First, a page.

The busts of hundreds of players, managers, coaches, umpires, and baseball pioneers occupy the hallowed halls of a quiet building located in Cooperstown, New York. Thousands of fans travel to this building, otherwise noted as the National Baseball Hall of Fame, each year to get a glimpse of baseball’s immortalized heroes. Hundreds of sportswriters across the nation weed out numerous hall of fame hopefuls once a year and cast their votes on who will be enshrined in Cooperstown and who will merely be a statistic of the Great American Pastime. These sports writers examine a player or coach’s career with extreme meticulousness. Not one player in the Baseball Hall of Fame is undeserving, however, over the next few years we will learn that there are a plethora of worthy hall of fame candidates overlooked because of impetuous, overzealous sportswriters. The modern era of baseball, dubbed as the “Steroid Era,” has, and continues to, produce some of the most talented baseball players of all time, yet the sportswriters who fill the ballots believe that regardless of a players ability, grit, determination, or work ethic that the “Steroid Era” has stained baseball forever.
To keep meritorious athletes who have dedicated their entire lives to perfecting the great game of baseball out of the hall simply because they play in an era where steroids are prevalent is both ludicrous and illogical. These sportswriters support their opinions with several severely flawed arguments:
Baseball is America’s Game
Baseball writers are continuously following in the footsteps of one of America’s most influential writers, Walt Whitman. Commenting on baseball, Whitman declared, “I see great things in baseball. It’s our game – the American game.” Ever since Whitman tagged baseball as America’s game sportswriters have been following suit. Ironically, however, America’s “game” has shown an inclement decline in American values directly due to the baseball writers treatment of players who suited up during the “Steroid Era.” Players such as Barry Bonds, Mark McGwire, and Sammy Sosa have put up some impressive, hall of fame worthy statistics, but according to the writers they are guilty of using steroids until, of course, they are proven innocent, which is clearly the American way, Right? - - Not quite!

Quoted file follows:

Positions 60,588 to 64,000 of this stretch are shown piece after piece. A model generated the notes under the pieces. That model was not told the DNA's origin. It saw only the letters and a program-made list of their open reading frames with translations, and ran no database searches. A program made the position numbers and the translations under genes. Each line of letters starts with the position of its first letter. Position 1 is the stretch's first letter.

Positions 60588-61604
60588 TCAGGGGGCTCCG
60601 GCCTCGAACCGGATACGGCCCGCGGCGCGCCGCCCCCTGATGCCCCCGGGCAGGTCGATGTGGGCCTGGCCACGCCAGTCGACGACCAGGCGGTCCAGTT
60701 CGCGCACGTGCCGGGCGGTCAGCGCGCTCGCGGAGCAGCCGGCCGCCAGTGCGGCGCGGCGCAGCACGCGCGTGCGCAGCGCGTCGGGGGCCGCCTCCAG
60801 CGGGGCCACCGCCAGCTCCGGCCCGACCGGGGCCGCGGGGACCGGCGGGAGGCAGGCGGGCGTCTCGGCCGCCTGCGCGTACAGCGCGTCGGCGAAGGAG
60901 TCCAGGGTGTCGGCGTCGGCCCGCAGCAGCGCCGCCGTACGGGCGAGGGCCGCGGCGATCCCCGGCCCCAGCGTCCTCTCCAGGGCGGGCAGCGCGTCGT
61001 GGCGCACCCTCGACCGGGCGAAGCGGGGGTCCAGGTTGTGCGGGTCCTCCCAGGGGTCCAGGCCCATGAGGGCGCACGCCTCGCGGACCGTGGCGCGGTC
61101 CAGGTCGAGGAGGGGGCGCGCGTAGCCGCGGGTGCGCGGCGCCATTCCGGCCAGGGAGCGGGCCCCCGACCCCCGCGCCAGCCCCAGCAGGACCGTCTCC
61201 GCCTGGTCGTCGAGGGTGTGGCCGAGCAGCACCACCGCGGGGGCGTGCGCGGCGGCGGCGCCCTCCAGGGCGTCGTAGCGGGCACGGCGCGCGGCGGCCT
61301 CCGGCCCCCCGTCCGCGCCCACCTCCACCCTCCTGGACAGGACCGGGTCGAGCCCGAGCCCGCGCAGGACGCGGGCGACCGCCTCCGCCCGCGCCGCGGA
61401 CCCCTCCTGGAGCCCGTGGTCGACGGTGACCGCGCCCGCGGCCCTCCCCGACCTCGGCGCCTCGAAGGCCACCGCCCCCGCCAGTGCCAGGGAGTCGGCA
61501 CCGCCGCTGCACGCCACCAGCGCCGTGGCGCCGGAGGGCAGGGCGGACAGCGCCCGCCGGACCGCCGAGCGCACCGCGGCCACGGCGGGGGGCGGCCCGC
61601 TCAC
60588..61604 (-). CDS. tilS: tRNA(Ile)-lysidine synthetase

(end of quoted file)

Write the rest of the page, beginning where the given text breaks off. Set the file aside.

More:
Steroids are Available
Cal Ripken, Jr. and Tony Gwynn are two of the newest additions to Cooperstown. Both men posted impressive, record holding careers; however, they were not unanimously voted into the hall of fame because they played in an era where steroids were supposedly present in locker rooms across Major...